Mid-May Curlew Season Update

New beginnings – Eggs, Returning Chicks and New Collaborations - Amanda Perkins

Curlew Nest Finding

After a late spring, the first egg was still found at around the usual time in late April.  Ornithologist Tony Cross managed to find and collect many eggs to be headstarted in the first few weeks of May.  It is always a race to find nests before they are predated.  Assistant Ornithologist, Caleb Stradling who has recently joined Curlew Country for the season was welcome help as the pressure mounted.

Credit: C Stradling

Returning Headstarted Chicks

Credit: C Stradling

Among the first headstarted birds returning to set up territories locally were four chicks headstarted in 2021 and returning to area in which they hatched and were reared after 2 years at a coast or estuary. Now that the incubators are full, the ornithologists will be checking more sightings and ring numbers.

 The first ever headstarted chick returned to breed in 2019.  We now have three on just one farm.  All are paired up and nesting and we have taken eggs from headstarted birds and reared and released chicks.

Headstarting 2023

This year we will be working with avicultural experts the Wildfowl and Wetlands Trust (WWT) at Slimbridge who will be incubating the eggs found.  The incubators are full to achieve the maximum of 32 chicks that we are able to rear under our Natural England headstarting licence this year.  The first cohort of chicks should be out in the pens in the Shropshire Hills in early June.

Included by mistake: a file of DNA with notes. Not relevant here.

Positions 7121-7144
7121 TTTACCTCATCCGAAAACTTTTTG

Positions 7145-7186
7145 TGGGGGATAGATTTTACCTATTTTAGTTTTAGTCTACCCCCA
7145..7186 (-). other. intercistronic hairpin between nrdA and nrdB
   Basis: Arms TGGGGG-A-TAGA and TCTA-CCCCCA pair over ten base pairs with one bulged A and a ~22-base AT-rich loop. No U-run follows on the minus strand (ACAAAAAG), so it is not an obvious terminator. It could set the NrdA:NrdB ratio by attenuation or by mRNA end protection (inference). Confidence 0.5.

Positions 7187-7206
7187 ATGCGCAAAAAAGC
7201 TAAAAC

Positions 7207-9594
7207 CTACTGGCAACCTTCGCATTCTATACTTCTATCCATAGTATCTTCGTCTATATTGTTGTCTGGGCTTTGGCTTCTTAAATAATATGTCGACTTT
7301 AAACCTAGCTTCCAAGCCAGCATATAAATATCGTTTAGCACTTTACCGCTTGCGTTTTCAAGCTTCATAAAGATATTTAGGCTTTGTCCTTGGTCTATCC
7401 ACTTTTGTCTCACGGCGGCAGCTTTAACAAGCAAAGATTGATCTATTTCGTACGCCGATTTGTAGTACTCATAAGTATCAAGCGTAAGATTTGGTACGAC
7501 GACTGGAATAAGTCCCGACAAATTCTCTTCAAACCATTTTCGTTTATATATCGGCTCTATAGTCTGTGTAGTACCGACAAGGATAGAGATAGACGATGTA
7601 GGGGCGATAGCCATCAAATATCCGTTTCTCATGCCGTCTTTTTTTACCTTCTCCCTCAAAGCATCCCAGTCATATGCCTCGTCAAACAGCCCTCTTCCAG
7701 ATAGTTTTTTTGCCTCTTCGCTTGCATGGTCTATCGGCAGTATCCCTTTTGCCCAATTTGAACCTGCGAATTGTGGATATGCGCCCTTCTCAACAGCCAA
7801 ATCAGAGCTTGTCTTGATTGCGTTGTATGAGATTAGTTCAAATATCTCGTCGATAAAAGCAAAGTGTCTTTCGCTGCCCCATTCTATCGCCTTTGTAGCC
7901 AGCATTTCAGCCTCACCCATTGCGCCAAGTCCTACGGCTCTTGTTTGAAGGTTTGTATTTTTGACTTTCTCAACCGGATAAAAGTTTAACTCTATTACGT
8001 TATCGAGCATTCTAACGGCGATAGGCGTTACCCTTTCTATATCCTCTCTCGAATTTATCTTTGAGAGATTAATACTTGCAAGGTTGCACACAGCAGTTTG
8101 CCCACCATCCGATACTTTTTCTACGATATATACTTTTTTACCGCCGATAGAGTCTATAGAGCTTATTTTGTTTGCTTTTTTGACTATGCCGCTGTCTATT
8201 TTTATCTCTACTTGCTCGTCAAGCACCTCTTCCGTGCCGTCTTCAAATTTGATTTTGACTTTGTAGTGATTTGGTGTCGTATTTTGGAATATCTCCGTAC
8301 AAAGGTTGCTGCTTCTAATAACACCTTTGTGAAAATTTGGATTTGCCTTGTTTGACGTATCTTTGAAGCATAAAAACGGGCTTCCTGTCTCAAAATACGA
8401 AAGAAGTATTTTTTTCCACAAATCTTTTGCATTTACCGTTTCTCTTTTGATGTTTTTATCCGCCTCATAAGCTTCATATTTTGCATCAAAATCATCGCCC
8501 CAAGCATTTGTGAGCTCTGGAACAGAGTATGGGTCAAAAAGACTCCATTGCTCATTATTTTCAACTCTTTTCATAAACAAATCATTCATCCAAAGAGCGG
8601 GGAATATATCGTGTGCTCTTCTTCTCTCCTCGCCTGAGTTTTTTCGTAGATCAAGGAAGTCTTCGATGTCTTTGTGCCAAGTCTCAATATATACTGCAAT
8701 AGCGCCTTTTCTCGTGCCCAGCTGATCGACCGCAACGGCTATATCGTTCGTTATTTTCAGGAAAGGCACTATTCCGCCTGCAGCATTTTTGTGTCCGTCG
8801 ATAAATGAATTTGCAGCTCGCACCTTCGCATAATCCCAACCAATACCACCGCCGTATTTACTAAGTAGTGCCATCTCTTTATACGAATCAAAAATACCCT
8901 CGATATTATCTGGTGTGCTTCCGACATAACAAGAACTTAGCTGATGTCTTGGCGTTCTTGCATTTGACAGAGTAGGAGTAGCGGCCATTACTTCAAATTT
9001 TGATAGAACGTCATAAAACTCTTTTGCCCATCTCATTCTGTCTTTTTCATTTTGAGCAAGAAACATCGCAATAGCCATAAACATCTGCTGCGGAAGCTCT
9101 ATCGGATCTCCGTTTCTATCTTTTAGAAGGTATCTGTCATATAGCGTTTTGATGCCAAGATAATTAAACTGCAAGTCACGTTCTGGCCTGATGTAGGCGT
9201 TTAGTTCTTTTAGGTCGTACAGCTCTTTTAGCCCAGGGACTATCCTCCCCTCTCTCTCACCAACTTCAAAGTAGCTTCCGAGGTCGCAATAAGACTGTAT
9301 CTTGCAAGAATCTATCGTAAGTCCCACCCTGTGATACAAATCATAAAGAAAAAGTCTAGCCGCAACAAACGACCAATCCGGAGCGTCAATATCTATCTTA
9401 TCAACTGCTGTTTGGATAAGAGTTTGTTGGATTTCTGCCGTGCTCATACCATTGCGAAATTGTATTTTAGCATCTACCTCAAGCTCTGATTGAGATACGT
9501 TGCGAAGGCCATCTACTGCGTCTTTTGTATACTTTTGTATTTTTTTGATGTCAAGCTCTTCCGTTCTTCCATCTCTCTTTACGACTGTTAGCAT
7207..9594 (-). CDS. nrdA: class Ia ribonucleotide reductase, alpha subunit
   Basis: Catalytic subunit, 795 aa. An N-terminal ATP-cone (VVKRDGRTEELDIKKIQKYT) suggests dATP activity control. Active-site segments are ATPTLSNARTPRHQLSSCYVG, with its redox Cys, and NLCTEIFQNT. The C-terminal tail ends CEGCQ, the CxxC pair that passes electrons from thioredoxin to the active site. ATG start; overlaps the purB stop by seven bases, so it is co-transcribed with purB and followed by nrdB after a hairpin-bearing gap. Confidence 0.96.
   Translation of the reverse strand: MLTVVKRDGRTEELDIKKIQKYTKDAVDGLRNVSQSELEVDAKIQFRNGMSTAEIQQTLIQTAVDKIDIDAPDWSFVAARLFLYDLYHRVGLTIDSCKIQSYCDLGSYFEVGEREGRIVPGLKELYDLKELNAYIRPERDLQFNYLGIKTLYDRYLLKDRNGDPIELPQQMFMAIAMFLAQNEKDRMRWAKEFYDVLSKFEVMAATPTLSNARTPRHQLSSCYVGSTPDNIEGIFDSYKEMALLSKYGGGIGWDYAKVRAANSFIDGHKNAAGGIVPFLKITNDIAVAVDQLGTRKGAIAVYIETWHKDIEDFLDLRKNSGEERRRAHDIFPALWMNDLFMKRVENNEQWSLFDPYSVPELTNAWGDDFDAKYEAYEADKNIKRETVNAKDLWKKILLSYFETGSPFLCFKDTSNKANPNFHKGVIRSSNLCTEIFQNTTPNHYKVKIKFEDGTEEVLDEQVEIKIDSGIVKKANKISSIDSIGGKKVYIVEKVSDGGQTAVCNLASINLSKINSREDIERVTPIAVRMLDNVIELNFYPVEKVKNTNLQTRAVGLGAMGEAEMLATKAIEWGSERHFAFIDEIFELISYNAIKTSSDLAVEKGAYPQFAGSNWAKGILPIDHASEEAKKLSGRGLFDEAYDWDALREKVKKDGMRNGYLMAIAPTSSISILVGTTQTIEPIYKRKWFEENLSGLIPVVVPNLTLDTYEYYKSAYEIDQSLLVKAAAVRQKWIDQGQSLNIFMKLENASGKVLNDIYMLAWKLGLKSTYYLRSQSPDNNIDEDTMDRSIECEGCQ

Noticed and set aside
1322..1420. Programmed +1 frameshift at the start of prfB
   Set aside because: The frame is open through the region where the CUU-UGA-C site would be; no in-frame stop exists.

The number of chicks to be reared under licence this year is slightly lower than usual and is due to  bio-security measures at Slimbridge.  Here in the Shropshire Hills. and we have been tweaking arrangements in place given the ongoing avian flu outbreaks across the UK.  

New Collaborations and Partnerships

This year we will be working in partnership with the Curlew Recovery Partnership, British Trust for Ornithology, WWT and Upper Thames Wader Group on a research project in Shropshire, with funding from the Species Recovery Programme. 

In Wales we will be working in partnership on a natural nests Curlew Recovery with Gylfinir Cymru (Curlew Wales), The Clwydian Range and Dee Valley AONB (Denbighshire), Bannau Brycheichniog (Breacon Beacons). Curlew Country will be working throughout Montgomershire. Partner The Game & Wildlife Conservation Trust will be hosting the project called Curlew Connections.

Credit: C Stradling

We have found the nest that we hope will be the Curlew Cam nest…

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